Scanning blank pages on this new morning. White space to fill—not mine, but my daughter’s. This new life which has yet to be lived; days and milestones yet to be celebrated.

Moments yet to be realized and treasured.

A brand new start, for something that hasn’t existed yet. How do you capture innocence? How do you celebrate life so pure, so angelic, so vulnerable?

SAMSUNG

We begin a new journey together, my love. And as we do, I hold your hand, but hope to not hold you back.

Life is for learning, exploring, making mistakes, and trying again.

Life is for love, and loss, and living again.

You must write in the pages of your own book—I can guide you, but not write them for you. You will learn with time, grow with the moments; intuition will guide you, and love will always bring you back home.

You were born into a family of travelers, wanderers, explorers, adventures. We will give you the experiences which will be yours to keep, the boat to set sail and launch out to new horizons. But what you find there and where you decide to anchor will be up to you and your choices.

I can hold you and nurture you only for a little while. I can be your strength just a few years.

When you finally go out on your own, when you finally know what it means to follow your heart, I trust that you will hear it beating in all the right directions.

I trust you will find your way.

Just as you found your way to us.

alexandra

Alexandra, born March 1, 2013

What I Learned Living in Italy without Internet

lake como italy 1From May till September of this year, my small family lived on Lake Como in Northern Italy, where my husband worked at a water-sports center for the summer season.

The tiny apartment we were blessed to call home for those few months was charming in an old-fashioned way. It was a bright yellow centuries-old flat, on the corner of a narrow cobblestone street, so close to my neighbor’s window that not only could they see our underwear hanging out to dry; we could also hear their every whisper, laugh and (all too often) shouting marital disputes at 3am.

living in italy houseWe, like any normal people, wanted to buy a super-fast wifi connection for our temporary home. But in order to do that, we would have to sign a whole year’s lease. Knowing we weren’t going to stay in the country that long, we opted to not have it. (When we finally purchased a plug-in Internet device, it was so slow that it was worse than having none.)

This made for daily trips to the wifi-friendly Bar Pace café across the street, where we sipped creamy cappuccino, ate fresh, fluffy croissants, and checked our emails for half an hour.

Weekends on the lake got a little more active, with parachuters dropping down from the Alpine slopes, kitesurfers plowing through the rippled waters, sailboats in regattas, and dozens of sunbathers enjoying summer.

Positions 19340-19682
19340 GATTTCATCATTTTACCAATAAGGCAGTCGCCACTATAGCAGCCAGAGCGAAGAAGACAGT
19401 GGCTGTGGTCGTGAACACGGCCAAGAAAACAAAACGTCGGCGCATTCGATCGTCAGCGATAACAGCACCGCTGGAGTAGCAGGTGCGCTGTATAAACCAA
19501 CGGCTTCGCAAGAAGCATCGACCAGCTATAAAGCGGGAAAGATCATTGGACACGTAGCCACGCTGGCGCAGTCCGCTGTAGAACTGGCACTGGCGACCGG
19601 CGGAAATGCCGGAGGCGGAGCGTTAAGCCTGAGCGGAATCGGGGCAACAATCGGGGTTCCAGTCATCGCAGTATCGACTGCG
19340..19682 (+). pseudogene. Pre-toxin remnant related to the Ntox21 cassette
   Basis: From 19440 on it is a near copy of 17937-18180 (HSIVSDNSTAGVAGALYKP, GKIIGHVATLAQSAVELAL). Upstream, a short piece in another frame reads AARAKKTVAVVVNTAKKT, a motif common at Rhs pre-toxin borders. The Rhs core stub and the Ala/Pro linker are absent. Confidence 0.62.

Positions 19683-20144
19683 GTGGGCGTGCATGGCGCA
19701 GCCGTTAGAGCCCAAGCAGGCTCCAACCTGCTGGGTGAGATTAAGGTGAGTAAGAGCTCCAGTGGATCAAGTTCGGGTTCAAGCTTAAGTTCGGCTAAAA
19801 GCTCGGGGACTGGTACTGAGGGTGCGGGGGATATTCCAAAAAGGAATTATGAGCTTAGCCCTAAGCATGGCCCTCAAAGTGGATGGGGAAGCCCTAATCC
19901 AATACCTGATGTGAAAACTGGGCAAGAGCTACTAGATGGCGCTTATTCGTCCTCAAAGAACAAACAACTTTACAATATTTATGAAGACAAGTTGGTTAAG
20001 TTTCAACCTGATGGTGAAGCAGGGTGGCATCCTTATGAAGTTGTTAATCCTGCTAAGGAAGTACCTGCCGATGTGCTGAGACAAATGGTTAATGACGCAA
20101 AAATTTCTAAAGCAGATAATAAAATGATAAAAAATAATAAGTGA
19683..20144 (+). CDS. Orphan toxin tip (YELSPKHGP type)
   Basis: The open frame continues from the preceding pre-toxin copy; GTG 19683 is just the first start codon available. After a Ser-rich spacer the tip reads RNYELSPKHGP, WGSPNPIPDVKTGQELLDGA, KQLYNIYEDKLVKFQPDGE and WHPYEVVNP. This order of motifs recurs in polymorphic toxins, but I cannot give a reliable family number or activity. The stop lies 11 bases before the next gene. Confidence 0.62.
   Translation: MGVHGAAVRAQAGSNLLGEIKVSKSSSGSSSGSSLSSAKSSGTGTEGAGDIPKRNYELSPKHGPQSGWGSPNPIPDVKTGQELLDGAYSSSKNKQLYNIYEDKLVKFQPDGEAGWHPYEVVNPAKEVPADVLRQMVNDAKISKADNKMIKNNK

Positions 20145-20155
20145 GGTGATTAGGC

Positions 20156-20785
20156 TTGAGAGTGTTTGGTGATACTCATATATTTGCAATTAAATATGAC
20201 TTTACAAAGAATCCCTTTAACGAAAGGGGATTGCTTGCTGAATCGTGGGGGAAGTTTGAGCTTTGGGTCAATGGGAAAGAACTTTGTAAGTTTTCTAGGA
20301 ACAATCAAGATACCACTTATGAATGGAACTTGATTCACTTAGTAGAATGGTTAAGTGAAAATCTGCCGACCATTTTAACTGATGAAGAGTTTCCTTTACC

living in italy juneBut most of the time, life in Como was mostly uneventful; night-life was non-existent.

And after those slow-paced months, the realization hit me:

I didn’t miss not having Internet.

I didn’t miss not being “socially” connected.

I didn’t even miss texting!

I had a Twitter account, and a Facebook Page, and even a LinkedIn, yet never felt the urge to check my friends’ updates—never knew what was going on in half a thousand other people’s lives.

Here’s what I did do: life in italy beach

Ate chocolate gelato every day

Swam every day with my son

Read more books

Saw more sunsets

Did a lot of people-watching

Did a lot of listening

Went running every morning

Used my telephone only to book occasional dinners at restaurants, doctor appointments, and reach my husbandGera Lario painted by Nyx Martinez

Painted more 

Drank lots of prosecco and vino rosso with girlfriends, without distractions

Read more stories to my son

Fed swans and ducks every day

Watched Futurama episodes as a family on our laptop, every night

Learned a little Italian (“Bambini! Attentione! Macchina!”)

Got off my butt to exercise and lost 16 lbs

 

For those few months, I also did more dishes, laundry and house chores than I’ve ever done in my short history of being married and being a mom. It was exhausting, since I also spent every moment with my son. life in italy gravedonna

I spent every moment with my son.

And my husband, when he came home from work, did, too.

Today, I’m reminding myself of what life was like without an Internet connection there in Italy, because in a day or so, my world will change.

I’m buying a Smartphone.

Because of new changes, lifestyle moves, new work, travel and just plain Real Life, I’m getting back to being universally connected. I don’t want to be unrealistic about new business start-ups, career and family, and it’s essential that I strive for a balance (Main point: STRIVE.).

Yes, I’ll suddenly be ever-present in the online world, able to see all my updates and send out messages on the fly.

But I don’t ever want to forget the sweet life, the real Dolce Vita.

And that was, dear readers, being ever-present for my son, for my husband, and for myself—without distractions of modern living.

It was being able to hear myself think.

It was being able to hear both of my boys laugh, play, and even snore.

It was being able to silently pray, without static.

I’m making this note today so that maybe, even when Amazon delivers my brand new gadget, I can still find a balance-point–somewhere in-between real life, and the sweet life.

Maybe I can keep in mind what really matters.

life in italy lake comoIf you have helpful tips on parenting while still being realistic about other obligations, work, etc, I’d love to hear from you 🙂